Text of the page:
Infant feeding practices among Norwegian-Somali and Norwegian-Iraqi infants
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AbstractAdequate nutrition during the first year of life is essential for optimal growth and health. Previous studies from various countries have shown disparities in infant feeding practices among subgroups in a population. In Norway, national dietary surveys have indicated that the majority of Norwegian infants are fed in accordance with infant feeding recommendations. These surveys have, however, not included infants of foreign-born mothers, and the Norwegian Directorate of Health has called for separate studies on this group of children. The InnBaKost study was initiated in 2012 to reduce the knowledge gap. The work presented in this thesis is a part of this study, and the present work aimed to generate knowledge about infant feeding practices among Norwegian-Somali and Norwegian-Iraqi infants at 6 and 12 months of age. In addition, the work presented focused on developing suitable methods in order to obtain these data. Two cross-sectional surveys were performed in eastern Norway, when the infants were 6 and 12 months of age. The convenience sampling method was used to recruit eligible mothers. A semi-quantitative food frequency questionnaire (FFQ) adapted from the national dietary survey was used at 6 months. The FFQ was designed to estimate breastfeeding and complementary feeding practices at 6 months of age and, retrospectively, from birth up to the given age. A repeated 24-hour multiple-pass recall method was developed and tested, and thereafter used to describe food and nutrient intake among 12-month-old Norwegian-Somali and Norwegian-Iraqi infants. Nutrient intake from the two recalls was compared to the recommended daily ranges and intakes of macro- and micronutrients. Parental and child background characteristics were provided in all surveys. In the 6-month survey, 107 mothers/infants of Somali origin and 80 mothers/infants of Iraqi origin participated. Breastfeeding was almost universally initiated, but only 7% of the Norwegian-Somali and 10% of the Norwegian-Iraqi infants were exclusively breastfed at 4 months of age. More than half of the infants were introduced to infant formula and water during the first three months of life. Solid and/or semi-solid foods had been introduced to 54% of the Norwegian-Somali infants and 68% of the Norwegian-Iraqi infants at 4 months of age. A higher proportion of Norwegian-Somali infants (79%) were breastfed at 6 months of age compared to Norwegian-Iraqi infants (58%). None of the background characteristics analysed were significantly associated with exclusive breastfeeding at 3.5 months of age, while maternal country of origin (Somalia) and parity (>2 children) was positively associated with breastfeeding at 6 months of age. Prior to the 12-month survey, a pilot survey was performed on 12 mothers of Somali and Iraqi origin to develop and test tools for the 24-hour multiple-pass recall method that was to be used in the 12-month survey. The method was described as feasible and the visual tools useful by participating mothers and field workers, although some improvements were recommended. In the 12-month survey, 89 mothers/infants of Somali origin and 77 mothers/infants of Iraqi origin participated. At this age, 40% of Norwegian-Somali and 47% of Norwegian-Iraqi infants were still breastfed. Median energy percentages (E%) from macronutrients were within the recommended daily intake ranges, except the level of saturated fats, which was 12- 13 E%. Median intakes of almost all micronutrients were above the recommended daily intake. The majority of infants received iron-enriched products and vitamin D supplements. Infants not receiving iron-enriched products had a low median intake of iron compared to infants receiving such products (3.7 mg/day vs. 8.1 mg/day, respectively). Infants not receiving vitamin D supplements had a low median intake of vitamin D compared to infants receiving such supplements (4.1 µg/day vs. 14.5 µg/day). In conclusion, breastfeeding initiation was common, but the duration of exclusive breastfeeding was short among both infants of Somali and Iraqi origin, and much shorter than what was found among native Norwegian infants in the national dietary surveys. The proportion of Norwegian-Somali and Norwegian-Iraqi infants still breastfed at 12 months of age was similar to the proportion found in the national dietary surveys. Large proportions of the Norwegian-Somali and Norwegian-Iraqi infants were fed in accordance with the Norwegian infant feeding recommendations at 12 months of age, however, potential for improvement exists. From a public health perspective, this thesis underlines that culturespecific approaches should be promoted to support infant feeding practices among foreignborn mothers in Norway. Research to better understand social inequalities and research to explore infant feeding practices among other immigrant populations in the society are needed. Validity studies should also be performed to provide validity evidence of the methods used.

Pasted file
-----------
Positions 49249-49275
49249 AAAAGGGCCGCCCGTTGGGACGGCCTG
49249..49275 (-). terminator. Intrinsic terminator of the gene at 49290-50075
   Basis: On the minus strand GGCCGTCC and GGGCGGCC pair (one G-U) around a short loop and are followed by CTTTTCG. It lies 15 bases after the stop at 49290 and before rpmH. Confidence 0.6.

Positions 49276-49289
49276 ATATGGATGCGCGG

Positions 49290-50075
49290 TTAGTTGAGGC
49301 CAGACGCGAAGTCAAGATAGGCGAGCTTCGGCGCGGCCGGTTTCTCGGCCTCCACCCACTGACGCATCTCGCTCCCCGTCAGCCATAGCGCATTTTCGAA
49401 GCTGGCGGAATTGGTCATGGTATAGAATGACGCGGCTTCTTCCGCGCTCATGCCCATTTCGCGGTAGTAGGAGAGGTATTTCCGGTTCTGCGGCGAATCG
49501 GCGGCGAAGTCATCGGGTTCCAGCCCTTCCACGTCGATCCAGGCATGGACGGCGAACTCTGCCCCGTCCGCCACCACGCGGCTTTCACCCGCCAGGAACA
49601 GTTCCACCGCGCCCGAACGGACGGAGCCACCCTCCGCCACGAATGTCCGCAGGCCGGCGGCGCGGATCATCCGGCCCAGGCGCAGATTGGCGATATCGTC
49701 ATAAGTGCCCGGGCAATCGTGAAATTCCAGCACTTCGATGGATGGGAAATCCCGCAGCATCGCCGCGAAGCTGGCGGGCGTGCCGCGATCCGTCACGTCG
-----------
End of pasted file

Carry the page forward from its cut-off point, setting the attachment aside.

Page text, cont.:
List of papers
|Paper I Grewal NK, Andersen LF, Sellen D, Mosdol A, Torheim LE. Breast-feeding and complementary feeding practices in the first 6 months of life among Norwegian-Somali and Norwegian-Iraqi infants: the InnBaKost survey. Public Health Nutrition. 2015 Jun 24:1-13. The paper is removed from the thesis in DUO due to publisher restrictions. The published version is available at: https://doi.org/10.1017/S1368980015001962|
|Paper II Grewal NK, Mosdol A, Aunan MB, Monsen C, Torheim LE. Development and pilot testing of 24-hour multiple-pass recall to assess dietary intake of toddlers of Somali- and Iraqi-born mothers living in Norway. Nutrients. 2014 Jun;6(6):2333-47. Published with a Creative Commons Attribution 3.0 Unported License. https://doi.org/10.3390/nu6062333|
|Paper III Grewal NK, Andersen LF, Kolve CS, Kverndalen I, Torheim LE. Food and nutrient intake among 12-month-old Norwegian-Somali and Norwegian-Iraqi infants. Submitted. To be published. The paper is removed from the thesis in DUO awaiting publishing.|